Supposed to be a stay-home mom, but hates staying home. Definition of parenting is bringing the boys out for 'experiential learning' in Singapore, Japan and wherever else in the world her husband can afford to pay for.

55Comments

  1. Lydia C. Lee says:

    Isn’t the roof amazing!! Just tied together!

  2. I was a bit taken aback by the kitchen – the rest of the house was made of beautiful timbers and bamboo and then there was this white melamine kitchen.

    • bumblebeemum says:

      Haha.. Yeah, the kitchen was probably refurbished somewhere along the 6 generations.. I don’t think any of us would know how to operate the kitchen if it was as traditional as the rest of the house. We may burn down the house or something. :p

  3. mmlittlee says:

    Ooooo this is like Airbnb? Does anybody normally live there or its only opened for bookings? I love it that it’s so Real! But I think my husband prefers for his meals to be presented to him and bed made by someone else hahaha

    Love that you made your own sukiyaki!

    • bumblebeemum says:

      Yup, Homeaway is pretty much like Airbnb. Hideo and his family lives in the house just beside this, so I think it’s usually vacant and open for bookings by travellers. But the house was occupied by Hideo and his family for 6 generations before this, which is why the house is so real. Unlike vacation homes that were set up to be vacation homes right from the beginning. Know what I mean?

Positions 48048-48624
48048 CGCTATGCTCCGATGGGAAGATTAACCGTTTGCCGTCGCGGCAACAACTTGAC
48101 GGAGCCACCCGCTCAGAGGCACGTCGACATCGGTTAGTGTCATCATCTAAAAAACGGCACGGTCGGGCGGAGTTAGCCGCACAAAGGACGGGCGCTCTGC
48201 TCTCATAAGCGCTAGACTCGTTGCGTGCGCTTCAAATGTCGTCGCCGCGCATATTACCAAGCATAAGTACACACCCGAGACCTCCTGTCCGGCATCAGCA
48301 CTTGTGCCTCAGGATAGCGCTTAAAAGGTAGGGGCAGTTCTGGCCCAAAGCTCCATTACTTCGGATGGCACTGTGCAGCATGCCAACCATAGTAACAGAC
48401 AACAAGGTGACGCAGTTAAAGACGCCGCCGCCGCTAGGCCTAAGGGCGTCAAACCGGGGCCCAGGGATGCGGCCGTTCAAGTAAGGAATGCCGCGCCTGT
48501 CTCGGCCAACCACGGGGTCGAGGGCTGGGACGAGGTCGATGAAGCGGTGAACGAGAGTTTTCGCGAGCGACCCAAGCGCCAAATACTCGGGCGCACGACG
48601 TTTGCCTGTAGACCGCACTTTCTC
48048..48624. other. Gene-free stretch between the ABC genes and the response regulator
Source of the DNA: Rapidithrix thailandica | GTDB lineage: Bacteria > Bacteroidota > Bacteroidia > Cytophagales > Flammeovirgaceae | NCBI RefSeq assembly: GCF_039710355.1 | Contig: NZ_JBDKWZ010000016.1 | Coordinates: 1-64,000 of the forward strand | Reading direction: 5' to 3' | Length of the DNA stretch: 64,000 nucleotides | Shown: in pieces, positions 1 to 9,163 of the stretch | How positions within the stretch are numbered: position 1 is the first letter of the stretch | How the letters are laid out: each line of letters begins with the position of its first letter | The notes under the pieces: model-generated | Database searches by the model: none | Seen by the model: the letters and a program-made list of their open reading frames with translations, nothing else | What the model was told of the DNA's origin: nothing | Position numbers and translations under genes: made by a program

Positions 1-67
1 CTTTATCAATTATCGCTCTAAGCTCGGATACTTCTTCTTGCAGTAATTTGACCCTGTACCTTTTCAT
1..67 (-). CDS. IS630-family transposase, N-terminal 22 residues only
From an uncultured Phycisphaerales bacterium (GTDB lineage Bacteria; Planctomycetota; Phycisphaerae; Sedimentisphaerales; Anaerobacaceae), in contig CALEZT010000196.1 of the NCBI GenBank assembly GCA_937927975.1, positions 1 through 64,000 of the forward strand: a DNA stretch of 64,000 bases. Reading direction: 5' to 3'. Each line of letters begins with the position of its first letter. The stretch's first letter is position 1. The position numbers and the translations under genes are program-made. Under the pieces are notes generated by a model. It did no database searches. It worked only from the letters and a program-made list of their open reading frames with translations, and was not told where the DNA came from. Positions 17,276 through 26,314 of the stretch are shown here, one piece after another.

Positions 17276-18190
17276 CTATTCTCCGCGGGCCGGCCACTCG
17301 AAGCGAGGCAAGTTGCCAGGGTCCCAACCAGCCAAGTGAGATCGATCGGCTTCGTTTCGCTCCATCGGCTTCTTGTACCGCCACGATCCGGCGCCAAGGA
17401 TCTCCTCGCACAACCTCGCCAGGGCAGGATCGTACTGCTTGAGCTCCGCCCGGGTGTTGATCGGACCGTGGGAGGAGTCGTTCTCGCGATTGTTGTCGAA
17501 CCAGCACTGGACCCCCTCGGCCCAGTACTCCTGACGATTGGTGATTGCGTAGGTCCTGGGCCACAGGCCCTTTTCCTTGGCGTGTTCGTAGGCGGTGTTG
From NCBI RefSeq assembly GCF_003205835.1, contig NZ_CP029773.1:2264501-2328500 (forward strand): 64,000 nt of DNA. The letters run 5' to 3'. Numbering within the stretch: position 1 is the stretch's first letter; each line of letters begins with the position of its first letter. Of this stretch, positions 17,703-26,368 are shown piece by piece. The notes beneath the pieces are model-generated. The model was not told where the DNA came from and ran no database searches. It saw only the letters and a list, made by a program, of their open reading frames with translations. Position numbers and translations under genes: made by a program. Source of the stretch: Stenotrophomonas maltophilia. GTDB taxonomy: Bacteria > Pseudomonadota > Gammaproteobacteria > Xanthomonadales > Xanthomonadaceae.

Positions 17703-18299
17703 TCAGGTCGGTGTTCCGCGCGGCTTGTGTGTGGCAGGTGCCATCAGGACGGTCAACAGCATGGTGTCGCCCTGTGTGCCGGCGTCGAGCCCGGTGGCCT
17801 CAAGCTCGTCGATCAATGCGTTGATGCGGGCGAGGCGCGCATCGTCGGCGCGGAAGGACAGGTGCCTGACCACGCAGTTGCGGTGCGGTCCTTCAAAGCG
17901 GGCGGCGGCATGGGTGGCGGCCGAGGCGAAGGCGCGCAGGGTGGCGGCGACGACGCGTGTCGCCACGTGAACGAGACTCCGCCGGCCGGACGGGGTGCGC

4. Jesslyn Ong says:

    Looks really interesting.. How many nights did you stay at this house?

  5. Phoebe says:

    The farm house is beautiful! I really love the attic and it would be a nice place to sleep in for sure! Loving every corner around the house which brings out the character of this home. The sukiyaki meat looks awesomely delicious! I really wish I can visit Japan.. havent even been there once :(

    • bumblebeemum says:

      That sukiyaki meat was totally AWESOME!! It’s the same kind that Isetan here sells at a premium but it was so cheap at the local supermarket there! Most value-for-money meal we had for the trip.

  6. Lisa (Travel Loving Family) says:

    Oh wow what an incredible experience! This would be so much more educational and memorable than staying in a hotel. I am amazed at how the farmhouse is built and your home cooked Japanese meal looks incredible:) #CityTripping

    • bumblebeemum says:

      I know right.. I was staring at all the corners of the roof and wondering how on earth they put it up! And how sturdy it is, considering how prone Japan is to earthquake, to survive 200 years.

  7. Simply awesome! So much better to stay in such rustic, traditional setting than the usual stereotype hotels. The interiors of the farmhouse look well-equipped for a family to stay and enjoy. I am sure kids will love this kind of stay.

    • bumblebeemum says:

      The kids were super amused by their ‘hotel’. It was a little too cold for them to explore thoroughly though.. I would love to stay there again during a warmer month. And we would all camp in the attic – I’m sure the kids would love that.

  8. Wander Mum says:

    Like you say, a truly unique experience! I would have loved to have done something like this when we were in Japan. The house and its loft which you can explore is fascinating and the food looks divine…I am a huge fan of Japanese food! Thanks for linking to #citytripping